Most Prefer Beef Burgers Over Substitutes

A new poll of global consumers suggests they’re not giving up beef burgers for environmental reasons.
A new poll of global consumers suggests they’re not giving up beef burgers for environmental reasons.
( and Farm Journal)

While two-thirds of adults globally say they are concerned about climate change, most say they choose to eat beef burgers over the plant-based variety even when the alternative protein is presented as more eco-friendly. That’s the findings of an online poll of 24,000 adults by Ipsos’ Global Advisor market research conducted between Feb. 18 and March 4, 2022.

On average, 68% of adults across 31 countries said they’re concerned about climate change in their country, yet only 44% say they are likely to eat less meat or replace the meat in some meals with alternatives such as beans to attempt to limit their personal contribution to climate change.

“Will people cut down the amount of meat they eat for the planet? For many, the answer is no,” Ipsos noted in a news release about its report.

Among countries whose respondents said they are likely to eat less meat in order to cut their environmental impact, Peru topped the list at 64%, followed by Mexico (61%) and China (60%).

On the other end of scale, only 29% of people in both Japan and Canada said they’re likely to eat less meat for climate-change reasons, followed closely by France, Poland and the United States (all tied at 33%).

Worth noting is the fact Ipsos’ statement announcing these results contained a nearly 10-year-old quote from the Food and Agriculture Organization of the United Nations that claimed livestock accounted for 14.5% of global greenhouse gas emissions, a figure that has been widely debunked by scientists.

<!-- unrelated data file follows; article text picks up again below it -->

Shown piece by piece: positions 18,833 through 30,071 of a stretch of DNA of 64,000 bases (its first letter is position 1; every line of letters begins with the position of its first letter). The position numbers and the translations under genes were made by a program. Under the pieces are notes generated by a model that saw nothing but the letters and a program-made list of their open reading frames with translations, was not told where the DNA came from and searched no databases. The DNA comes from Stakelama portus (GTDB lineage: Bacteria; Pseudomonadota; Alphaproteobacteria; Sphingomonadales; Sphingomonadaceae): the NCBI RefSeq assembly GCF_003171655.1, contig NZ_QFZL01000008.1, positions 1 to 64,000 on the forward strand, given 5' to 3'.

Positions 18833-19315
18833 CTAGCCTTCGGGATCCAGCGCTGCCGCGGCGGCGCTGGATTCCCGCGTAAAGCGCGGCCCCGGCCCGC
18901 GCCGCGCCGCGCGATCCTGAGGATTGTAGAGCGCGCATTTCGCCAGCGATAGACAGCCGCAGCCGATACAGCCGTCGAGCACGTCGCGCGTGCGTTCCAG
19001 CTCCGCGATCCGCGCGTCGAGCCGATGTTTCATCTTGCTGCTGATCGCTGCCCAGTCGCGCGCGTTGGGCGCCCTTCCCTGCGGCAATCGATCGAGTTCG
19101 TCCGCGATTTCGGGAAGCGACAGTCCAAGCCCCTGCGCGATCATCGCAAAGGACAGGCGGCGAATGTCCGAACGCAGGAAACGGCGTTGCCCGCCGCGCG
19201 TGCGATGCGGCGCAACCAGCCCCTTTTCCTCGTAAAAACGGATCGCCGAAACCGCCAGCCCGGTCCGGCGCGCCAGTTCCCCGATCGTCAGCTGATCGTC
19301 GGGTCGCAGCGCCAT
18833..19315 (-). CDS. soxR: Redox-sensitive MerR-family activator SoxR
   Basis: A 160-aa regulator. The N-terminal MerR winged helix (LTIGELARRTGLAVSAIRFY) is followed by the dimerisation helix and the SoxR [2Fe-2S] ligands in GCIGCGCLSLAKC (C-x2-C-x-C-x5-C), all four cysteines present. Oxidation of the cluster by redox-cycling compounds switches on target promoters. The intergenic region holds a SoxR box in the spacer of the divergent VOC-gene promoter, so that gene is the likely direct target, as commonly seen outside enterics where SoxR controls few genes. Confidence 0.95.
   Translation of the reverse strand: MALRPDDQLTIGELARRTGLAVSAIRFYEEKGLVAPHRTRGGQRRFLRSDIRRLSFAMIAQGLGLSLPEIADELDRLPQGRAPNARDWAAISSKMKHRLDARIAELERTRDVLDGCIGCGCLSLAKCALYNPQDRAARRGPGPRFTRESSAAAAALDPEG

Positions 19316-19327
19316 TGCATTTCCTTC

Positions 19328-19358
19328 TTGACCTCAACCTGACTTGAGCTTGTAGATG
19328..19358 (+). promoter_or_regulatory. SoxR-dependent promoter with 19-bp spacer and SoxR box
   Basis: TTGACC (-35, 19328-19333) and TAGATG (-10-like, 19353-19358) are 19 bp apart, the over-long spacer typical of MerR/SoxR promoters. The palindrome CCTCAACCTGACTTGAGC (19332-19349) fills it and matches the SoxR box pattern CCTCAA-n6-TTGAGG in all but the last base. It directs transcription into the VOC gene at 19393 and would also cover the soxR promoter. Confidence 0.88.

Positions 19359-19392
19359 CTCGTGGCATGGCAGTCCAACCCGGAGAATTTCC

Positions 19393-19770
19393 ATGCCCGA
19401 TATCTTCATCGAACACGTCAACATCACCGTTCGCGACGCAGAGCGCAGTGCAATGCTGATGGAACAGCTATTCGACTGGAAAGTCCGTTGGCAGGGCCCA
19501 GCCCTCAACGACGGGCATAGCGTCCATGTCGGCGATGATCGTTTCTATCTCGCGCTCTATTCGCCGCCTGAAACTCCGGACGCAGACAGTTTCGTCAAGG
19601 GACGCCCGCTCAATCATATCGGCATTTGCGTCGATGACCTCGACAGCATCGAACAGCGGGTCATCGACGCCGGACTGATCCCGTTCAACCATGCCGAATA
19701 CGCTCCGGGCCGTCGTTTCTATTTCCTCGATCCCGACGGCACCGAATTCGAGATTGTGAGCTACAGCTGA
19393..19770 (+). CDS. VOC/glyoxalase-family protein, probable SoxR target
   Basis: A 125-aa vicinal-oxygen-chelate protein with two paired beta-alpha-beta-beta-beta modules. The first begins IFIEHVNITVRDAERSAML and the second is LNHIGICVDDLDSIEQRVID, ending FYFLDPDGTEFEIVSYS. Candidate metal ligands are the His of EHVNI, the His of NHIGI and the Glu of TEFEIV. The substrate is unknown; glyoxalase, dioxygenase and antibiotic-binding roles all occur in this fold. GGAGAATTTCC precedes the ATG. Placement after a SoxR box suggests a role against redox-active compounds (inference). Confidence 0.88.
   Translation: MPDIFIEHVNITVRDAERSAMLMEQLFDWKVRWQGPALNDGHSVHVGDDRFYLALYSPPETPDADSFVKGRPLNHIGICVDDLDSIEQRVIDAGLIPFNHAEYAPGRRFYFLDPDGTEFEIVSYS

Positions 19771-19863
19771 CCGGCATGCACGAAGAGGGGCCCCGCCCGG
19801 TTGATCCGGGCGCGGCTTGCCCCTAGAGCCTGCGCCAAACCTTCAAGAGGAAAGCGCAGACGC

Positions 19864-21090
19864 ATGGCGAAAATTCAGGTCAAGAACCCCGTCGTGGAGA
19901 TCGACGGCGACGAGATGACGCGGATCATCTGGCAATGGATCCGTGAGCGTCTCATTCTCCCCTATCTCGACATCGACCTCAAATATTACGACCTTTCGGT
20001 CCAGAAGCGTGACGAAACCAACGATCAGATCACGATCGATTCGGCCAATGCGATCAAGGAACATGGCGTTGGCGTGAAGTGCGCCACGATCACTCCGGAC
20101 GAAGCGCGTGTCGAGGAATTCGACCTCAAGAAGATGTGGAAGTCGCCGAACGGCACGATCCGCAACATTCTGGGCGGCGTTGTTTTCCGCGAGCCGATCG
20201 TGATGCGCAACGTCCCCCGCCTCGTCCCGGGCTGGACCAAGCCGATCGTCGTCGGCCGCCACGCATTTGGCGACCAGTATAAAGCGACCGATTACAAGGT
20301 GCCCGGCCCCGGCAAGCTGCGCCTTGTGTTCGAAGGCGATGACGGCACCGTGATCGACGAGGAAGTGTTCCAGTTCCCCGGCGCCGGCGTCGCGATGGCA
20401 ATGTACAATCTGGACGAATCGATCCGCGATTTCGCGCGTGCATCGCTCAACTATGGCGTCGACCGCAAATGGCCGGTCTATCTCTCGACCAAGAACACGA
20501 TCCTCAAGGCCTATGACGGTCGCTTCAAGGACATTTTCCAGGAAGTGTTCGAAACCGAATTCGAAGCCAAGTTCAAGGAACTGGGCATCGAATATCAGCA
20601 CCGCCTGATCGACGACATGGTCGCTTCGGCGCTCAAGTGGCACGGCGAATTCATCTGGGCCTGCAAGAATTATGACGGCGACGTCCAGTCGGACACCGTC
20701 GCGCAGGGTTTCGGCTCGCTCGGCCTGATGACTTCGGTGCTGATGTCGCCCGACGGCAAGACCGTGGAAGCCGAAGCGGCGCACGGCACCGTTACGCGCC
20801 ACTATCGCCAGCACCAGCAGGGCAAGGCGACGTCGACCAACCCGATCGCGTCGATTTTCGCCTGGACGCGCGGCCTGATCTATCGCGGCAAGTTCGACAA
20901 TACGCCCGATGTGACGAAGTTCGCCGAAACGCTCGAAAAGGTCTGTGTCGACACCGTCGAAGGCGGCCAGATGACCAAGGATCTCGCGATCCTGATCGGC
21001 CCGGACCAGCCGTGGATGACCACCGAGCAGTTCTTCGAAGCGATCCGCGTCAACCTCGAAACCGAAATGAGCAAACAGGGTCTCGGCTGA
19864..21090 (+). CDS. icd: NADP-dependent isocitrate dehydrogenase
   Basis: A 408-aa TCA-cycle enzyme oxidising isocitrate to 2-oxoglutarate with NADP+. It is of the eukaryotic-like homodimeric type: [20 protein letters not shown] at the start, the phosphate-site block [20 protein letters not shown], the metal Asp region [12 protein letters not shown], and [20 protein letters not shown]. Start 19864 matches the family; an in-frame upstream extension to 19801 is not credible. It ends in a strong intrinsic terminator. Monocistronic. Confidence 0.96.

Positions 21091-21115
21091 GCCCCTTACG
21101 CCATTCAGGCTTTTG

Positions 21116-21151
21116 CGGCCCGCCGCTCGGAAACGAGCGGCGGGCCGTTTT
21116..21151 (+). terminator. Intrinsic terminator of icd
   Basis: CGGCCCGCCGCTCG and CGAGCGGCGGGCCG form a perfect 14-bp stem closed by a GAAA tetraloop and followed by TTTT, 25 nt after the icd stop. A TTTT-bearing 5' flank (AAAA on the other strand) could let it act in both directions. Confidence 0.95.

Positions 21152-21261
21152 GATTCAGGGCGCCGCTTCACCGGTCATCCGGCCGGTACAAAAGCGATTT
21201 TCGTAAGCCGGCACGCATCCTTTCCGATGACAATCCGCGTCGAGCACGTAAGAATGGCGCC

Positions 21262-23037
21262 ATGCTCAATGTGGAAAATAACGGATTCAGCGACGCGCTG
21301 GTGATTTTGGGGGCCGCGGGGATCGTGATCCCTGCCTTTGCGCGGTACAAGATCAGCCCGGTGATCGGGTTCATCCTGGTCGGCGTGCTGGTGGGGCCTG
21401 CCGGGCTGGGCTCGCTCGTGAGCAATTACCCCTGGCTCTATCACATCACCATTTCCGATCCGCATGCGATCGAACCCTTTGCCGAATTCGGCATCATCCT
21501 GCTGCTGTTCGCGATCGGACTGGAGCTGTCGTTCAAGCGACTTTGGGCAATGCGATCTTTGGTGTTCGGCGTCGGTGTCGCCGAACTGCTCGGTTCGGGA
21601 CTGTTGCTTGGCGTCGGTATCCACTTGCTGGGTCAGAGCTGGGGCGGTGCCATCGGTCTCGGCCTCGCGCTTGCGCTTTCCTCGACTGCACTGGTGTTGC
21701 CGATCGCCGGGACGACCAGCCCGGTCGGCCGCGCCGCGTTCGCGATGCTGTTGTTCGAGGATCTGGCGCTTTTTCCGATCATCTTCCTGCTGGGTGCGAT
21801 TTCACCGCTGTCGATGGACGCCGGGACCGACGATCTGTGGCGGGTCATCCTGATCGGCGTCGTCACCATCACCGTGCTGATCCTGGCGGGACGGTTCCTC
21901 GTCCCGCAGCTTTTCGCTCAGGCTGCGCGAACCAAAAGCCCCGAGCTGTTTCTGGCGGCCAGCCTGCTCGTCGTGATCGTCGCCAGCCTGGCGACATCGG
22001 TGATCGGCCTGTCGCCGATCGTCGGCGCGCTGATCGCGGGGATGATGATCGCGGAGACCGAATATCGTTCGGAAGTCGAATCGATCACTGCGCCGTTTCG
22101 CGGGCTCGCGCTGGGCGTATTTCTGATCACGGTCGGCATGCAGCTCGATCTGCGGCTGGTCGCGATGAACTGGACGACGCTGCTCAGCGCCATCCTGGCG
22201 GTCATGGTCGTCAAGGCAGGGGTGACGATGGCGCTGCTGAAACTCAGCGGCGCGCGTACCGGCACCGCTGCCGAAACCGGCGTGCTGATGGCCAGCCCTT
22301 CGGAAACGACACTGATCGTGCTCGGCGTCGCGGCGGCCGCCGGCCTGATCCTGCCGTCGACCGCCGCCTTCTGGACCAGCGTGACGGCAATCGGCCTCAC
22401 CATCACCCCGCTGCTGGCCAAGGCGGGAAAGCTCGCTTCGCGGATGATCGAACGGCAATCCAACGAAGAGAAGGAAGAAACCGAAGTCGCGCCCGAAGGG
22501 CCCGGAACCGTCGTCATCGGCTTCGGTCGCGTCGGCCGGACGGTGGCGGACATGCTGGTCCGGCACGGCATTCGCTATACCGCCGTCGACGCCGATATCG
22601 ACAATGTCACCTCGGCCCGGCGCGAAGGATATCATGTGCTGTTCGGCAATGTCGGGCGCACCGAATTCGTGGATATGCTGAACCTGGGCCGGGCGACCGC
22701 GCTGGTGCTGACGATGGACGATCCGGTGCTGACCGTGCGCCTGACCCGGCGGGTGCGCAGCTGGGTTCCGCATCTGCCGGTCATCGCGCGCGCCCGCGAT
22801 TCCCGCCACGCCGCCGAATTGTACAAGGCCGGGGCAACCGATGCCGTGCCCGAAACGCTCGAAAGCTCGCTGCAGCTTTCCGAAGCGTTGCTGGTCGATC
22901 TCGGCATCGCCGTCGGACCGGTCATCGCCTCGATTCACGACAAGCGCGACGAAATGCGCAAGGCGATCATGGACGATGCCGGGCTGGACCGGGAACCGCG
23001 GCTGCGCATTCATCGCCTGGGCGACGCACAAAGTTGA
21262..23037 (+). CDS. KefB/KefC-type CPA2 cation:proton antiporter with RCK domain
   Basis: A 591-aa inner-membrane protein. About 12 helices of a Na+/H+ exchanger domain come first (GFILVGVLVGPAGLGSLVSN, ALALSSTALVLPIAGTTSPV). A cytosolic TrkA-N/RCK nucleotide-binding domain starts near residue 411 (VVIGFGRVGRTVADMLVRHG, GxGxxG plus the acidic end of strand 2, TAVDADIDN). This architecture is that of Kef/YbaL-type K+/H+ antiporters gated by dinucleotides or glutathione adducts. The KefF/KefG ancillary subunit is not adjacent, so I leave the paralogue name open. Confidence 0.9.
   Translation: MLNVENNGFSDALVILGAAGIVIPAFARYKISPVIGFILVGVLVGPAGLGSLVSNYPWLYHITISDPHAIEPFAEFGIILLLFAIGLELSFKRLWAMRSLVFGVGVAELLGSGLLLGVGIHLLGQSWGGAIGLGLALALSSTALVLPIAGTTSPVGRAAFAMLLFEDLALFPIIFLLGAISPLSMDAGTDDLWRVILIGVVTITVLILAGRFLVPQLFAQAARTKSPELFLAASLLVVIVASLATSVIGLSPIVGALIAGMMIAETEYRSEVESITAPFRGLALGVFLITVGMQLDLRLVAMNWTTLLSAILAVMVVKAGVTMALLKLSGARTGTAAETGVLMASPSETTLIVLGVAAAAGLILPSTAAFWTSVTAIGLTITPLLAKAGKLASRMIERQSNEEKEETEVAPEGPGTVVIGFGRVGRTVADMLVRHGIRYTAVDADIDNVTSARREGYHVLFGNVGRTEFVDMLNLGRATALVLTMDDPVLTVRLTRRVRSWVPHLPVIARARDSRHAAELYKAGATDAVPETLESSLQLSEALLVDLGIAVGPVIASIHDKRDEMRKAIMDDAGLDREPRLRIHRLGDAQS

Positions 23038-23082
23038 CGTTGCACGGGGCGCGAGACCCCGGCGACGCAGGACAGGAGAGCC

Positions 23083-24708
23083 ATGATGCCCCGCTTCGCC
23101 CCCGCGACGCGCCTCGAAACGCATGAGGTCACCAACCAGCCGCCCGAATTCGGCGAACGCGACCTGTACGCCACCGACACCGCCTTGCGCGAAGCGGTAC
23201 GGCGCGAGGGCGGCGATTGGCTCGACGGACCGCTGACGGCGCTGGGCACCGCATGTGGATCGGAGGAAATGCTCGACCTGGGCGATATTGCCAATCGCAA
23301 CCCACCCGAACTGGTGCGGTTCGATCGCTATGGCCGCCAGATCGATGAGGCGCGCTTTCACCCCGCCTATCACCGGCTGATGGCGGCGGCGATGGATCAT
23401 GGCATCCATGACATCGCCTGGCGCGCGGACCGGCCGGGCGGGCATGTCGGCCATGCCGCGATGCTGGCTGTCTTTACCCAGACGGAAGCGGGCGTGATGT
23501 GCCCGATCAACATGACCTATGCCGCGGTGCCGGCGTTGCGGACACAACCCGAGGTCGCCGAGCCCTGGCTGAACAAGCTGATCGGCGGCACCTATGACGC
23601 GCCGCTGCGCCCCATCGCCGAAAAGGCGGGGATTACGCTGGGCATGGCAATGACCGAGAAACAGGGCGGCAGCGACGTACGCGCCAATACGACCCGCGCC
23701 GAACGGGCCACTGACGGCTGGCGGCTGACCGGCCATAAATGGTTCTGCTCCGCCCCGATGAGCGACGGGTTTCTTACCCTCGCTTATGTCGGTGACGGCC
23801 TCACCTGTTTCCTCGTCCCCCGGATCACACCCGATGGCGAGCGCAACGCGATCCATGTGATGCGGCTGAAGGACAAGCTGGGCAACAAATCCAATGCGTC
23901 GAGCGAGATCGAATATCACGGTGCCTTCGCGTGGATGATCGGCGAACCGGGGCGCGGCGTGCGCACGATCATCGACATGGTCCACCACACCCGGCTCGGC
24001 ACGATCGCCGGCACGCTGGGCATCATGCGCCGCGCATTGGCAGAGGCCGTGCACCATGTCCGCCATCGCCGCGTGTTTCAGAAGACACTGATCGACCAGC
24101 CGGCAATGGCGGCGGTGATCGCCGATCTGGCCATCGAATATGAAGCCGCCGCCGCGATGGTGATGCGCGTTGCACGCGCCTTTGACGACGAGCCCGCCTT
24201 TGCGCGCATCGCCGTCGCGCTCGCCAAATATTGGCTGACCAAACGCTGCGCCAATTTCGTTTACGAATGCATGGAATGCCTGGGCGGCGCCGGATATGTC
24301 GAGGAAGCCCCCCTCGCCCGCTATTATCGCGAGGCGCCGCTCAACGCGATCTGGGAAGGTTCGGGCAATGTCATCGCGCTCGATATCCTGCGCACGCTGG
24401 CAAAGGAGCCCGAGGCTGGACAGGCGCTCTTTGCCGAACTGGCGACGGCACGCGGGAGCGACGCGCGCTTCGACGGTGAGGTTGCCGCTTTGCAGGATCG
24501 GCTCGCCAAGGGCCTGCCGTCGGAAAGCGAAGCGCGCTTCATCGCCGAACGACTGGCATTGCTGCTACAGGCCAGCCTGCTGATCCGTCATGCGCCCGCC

Despite the exaggerated U.N. figure for GHGs, the number continues to find its way into research and reports as a cudgel to use against livestock producers.

“One of the most popular meals in America is one of the most maligned,” says Frank Mitloehner, animal scientist and air quality expert at University of California/Davis. “While the burger does have an impact on our climate, which we’re working to reduce, it’s simply not the climate killer it’s made out to be.”

While Ipsos’ global poll results suggest demand for meat will remain strong in the near term, the fact the study was conducted along with repeating the faulty U.N. statistic only furthers misinformation about livestock.

“Yes, animal agriculture is complicit in climate change, but it’s not the lead offender,” Mitloehner says. “By buying into that myth, we’re distracting ourselves from real climate solutions and our most worrisome climate polluters.”


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